Triggering a growth cycle

Sadly, manufacturing presently contributes little more than 12 per cent of the national GDP and most of the aspirations of the people are met through imports.

Even industries where sufficient production capacity exists, lag behind their global peers in terms of technology, productivity, and operational efficiencies, and thus, are globally uncompetitive. Recessionary pressures in developed countries further restricts the ability of industry to increase its export earnings.

Indian consumers are playing their part which is borne out by the fact that the share of private consumption expenditure, despite the economic slowdown and high inflation, continues to remain at around 60 per cent of India’s GDP.

This indicates healthy discretionary spending, which typically includes industrial output of almost every conceivable description, such as consumer durables, electronic gadgets including personal computers, cellphones, and set-top boxes, among others.

The long import list also includes chemicals, fertilisers, machinery and other capital equipment, among others.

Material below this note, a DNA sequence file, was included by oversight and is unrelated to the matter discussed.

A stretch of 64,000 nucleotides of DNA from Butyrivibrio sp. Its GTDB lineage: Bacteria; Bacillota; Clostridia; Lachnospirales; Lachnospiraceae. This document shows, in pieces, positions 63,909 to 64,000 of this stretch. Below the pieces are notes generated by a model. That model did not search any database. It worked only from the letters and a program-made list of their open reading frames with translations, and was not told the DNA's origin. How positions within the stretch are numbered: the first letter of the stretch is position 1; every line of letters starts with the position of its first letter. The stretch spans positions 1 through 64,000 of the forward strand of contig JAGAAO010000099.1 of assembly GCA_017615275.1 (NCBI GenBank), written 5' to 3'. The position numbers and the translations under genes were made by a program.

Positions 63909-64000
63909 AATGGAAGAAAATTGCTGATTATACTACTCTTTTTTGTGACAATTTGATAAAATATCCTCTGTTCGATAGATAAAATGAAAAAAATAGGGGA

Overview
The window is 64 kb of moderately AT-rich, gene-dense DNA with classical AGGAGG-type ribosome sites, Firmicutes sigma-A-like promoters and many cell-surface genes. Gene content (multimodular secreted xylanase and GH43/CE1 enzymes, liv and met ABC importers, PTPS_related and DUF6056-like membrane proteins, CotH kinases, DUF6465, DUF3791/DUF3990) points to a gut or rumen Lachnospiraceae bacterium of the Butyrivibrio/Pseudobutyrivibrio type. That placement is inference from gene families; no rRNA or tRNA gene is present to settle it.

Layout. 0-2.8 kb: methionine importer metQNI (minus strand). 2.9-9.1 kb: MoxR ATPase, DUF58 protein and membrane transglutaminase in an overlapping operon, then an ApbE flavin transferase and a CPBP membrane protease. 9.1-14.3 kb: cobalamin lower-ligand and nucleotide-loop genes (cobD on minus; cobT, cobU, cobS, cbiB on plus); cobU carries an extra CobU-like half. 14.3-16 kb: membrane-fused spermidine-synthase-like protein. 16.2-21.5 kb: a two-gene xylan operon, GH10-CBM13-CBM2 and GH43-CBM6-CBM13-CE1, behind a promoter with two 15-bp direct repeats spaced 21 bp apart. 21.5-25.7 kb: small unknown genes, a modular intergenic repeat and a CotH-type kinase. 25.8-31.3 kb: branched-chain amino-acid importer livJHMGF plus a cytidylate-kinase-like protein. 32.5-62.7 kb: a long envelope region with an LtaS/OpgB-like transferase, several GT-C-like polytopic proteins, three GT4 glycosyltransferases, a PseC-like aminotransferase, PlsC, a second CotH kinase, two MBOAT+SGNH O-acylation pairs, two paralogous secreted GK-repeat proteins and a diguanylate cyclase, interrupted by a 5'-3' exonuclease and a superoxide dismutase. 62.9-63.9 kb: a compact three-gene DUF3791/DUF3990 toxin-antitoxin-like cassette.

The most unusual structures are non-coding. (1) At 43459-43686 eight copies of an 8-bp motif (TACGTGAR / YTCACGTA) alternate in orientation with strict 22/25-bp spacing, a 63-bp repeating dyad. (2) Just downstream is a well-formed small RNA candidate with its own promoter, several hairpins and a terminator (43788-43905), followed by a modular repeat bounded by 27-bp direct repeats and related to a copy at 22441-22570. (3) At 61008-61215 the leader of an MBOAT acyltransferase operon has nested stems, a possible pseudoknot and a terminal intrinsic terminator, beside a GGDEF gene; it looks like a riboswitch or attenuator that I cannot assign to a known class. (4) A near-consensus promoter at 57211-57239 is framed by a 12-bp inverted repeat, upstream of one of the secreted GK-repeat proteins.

On the energy front, the country depends on import of crude oil to the extent of 80 per cent.

Despite having vast coal reserves, the country has resorted to importing coal to meet the requirements of its fossil-fired power plants.

Reuters, in a report headlined ‘Bewildering Indian policies fuel needless coal imports’ highlights how absurd policies have made India the third biggest coal importer after China and Japan even though it has the world's fourth largest coal reserves.

The current coal import bill is close to $14 billion and this would most likely to double in the next 3-4 years.

The country, fighting to tame a current account deficit, can ill-afford this.

According to available reports, the country’s electronics import bill alone may touch $400 billion by 2020 and exceed estimated oil imports.